MILWAUKEE — MillerCoors’ Milwaukee brewery is an industrial powerhouse, capable of producing up to 8.5 million barrels annually of Miller Lite, Coors Light and other well-known brands.

But within the company’s complex, there’s a much smaller, separate operation that’s more akin to a laboratory. The experiments include chocolate lager, a beer using hops with a pineapple aroma, and a new hard cider seeking to differentiate itself within an increasingly crowded market.

Welcome to the MillerCoors pilot brewery, and its recently expanded conference and tasting room where the company works on new ideas. That conference space is dubbed the Flying Hippo room, and will soon include focus groups conducted with people recruited from the main brewery’s tours.

“It’s where big ideas fly,” said David Ryder, vice president of brewing, research, innovation and quality, in explaining the Flying Hippo moniker.

Flying Hippo and the pilot brewery are key parts of the company’s creative efforts, said Manny Manuele, director of technical innovation and development.

“It’s really an experiment intended to be a little bit distant” from the rest of MillerCoors’ Milwaukee operations, which include corporate offices, Manuele said.

The pilot brewery consists of three small brewing operations, along with packaging lines that put that beer into bottles, cans and kegs.

There are two mini-brewhouses that each can produce a batch of up to 40 liters, or about one-third of a barrel.

“It’s really useful,” Ryder said. “You can do a lot of quick stuff here.”

Those small batches allow MillerCoors to test a wide variety of hops and barley malts, Ryder and Manuele said.

The large number of experimental brews inevitably means a lot of the results are tossed, and never progress to the next stage of development. That includes a small batch of beer inspired by Ryder’s encounter with hops that had a pineapple aroma.

“We brewed it,” Ryder said. “And it tasted terrible.”

BEERS WITH STAYING POWER

For more successful concoctions, there’s a brewhouse that makes batches of up to 10 barrels. That gives MillerCoors more flexibility to brew and package beers that the company can then test in different communities.

That was done in 2005 with Temptation Bock, a chocolate beer. That brew was later renamed Frederick Miller Classic Chocolate Lager, and during the 2006 holiday season was sold in Wisconsin, as well as Chicago, Minneapolis and a few other Midwestern cities.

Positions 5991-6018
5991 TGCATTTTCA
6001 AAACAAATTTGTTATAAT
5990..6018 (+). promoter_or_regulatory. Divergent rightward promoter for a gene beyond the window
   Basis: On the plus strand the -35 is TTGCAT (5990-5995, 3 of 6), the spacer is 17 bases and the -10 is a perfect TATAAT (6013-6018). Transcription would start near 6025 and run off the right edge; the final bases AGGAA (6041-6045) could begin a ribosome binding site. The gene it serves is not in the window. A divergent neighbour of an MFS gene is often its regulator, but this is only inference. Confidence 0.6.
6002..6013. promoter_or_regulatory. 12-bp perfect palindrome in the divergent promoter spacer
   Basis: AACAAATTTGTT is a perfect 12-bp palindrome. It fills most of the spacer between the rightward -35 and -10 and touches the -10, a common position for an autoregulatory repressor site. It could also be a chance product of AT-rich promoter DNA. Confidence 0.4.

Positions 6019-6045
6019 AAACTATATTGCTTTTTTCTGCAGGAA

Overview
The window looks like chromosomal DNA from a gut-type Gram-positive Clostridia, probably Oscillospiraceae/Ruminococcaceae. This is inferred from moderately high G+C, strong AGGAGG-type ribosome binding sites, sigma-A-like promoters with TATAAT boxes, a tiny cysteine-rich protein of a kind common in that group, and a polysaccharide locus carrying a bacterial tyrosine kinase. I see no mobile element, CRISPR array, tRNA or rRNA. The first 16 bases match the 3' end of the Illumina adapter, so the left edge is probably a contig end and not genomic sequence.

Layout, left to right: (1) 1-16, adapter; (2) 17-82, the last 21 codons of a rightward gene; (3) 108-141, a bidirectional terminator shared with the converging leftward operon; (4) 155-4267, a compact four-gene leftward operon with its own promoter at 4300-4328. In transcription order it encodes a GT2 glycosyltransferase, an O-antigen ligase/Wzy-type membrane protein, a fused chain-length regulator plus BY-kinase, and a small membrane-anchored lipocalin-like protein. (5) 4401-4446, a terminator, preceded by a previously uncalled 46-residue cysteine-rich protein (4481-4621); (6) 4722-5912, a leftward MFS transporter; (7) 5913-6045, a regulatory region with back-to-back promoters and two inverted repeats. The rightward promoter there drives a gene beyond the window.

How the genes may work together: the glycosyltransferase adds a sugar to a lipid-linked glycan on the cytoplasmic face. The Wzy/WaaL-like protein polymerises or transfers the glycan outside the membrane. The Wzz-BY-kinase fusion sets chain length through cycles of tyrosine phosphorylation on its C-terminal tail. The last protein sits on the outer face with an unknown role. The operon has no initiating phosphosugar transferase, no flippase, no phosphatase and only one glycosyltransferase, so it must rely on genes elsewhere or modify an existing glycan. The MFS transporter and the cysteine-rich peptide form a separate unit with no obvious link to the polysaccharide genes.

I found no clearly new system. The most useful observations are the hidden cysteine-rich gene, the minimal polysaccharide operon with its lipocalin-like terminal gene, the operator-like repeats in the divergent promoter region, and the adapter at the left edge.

Ryder would love to see its revival.

“But it’s a question of what our marketing colleagues think would have the best possibility of being successful,” Ryder said.

HOPPING FORWARD

Other experiments find a broader customer base and have greater staying power.

They include Leinenkugel’s Canoe Paddler, a Kolsch-style beer launched in 2013 by Chippewa Falls-based Jacob Leinenkugel Brewing Co., a MillerCoors subsidiary.

It’s a seasonal beer, to be sold April through August in 2015, and the only one of its kind within MillerCoors, which produces dozens of different brews. The pilot brewery helped the company’s brewers understand the nuances of the Kolsch style, Manuele said.

BREWERY TOUR TASTERS

Meanwhile, there’s the new Flying Hippo space, which includes a tasting bar with beers on tap, conference rooms and area to view proposed TV ads.

It’s designed as a place where MillerCoors brewers can meet with their marketing colleagues, as well as hops and barley suppliers, wholesale beer distributors, advertising agency representatives and others to brainstorm.

Part of Flying Hippo includes a room to host consumer focus groups, including people who will be recruited from the larger brewery tours.

Those drinkers will sample “works in progress,” Manuele said. Their comments can then be used to make possible changes to the recipes, he said.

PRICING STRATEGY

The higher-priced specialty and craft brands, which include the ciders and the Leinenkugel’s beers, are a growing portion of MillerCoors’ overall business.

But mainstream beers, such as Miller Lite, Coors Light and Miller High Life, still play a huge role. MillerCoors is a joint venture owned by London-based SABMiller Plc and Molson Coors Brewing Co., with corporate offices in Denver and Montreal.

MillerCoors recently reported its third quarter financial results, with underlying net income of $376.7 million on revenue of $2.07 billion. The company’s higher revenue and earnings came despite a sales volume drop for its larger brands, thanks in part to its higher-priced brands, including Smith & Forge and Leinenkugel’s Summer Shandy.

The company’s strategy is to continue to develop those higher-priced brands, while also reviving its largest brands, Chief Executive Officer Tom Long, said in a statement.

Meanwhile, at Milwaukee’s pilot brewery and Flying Hippo room, the experiments continue – including a Berliner Weisse-style sour ale.

“There might not be a market today,” Manuele said. “But someday, eventually, someone will ask for it, and we’ll be ready.”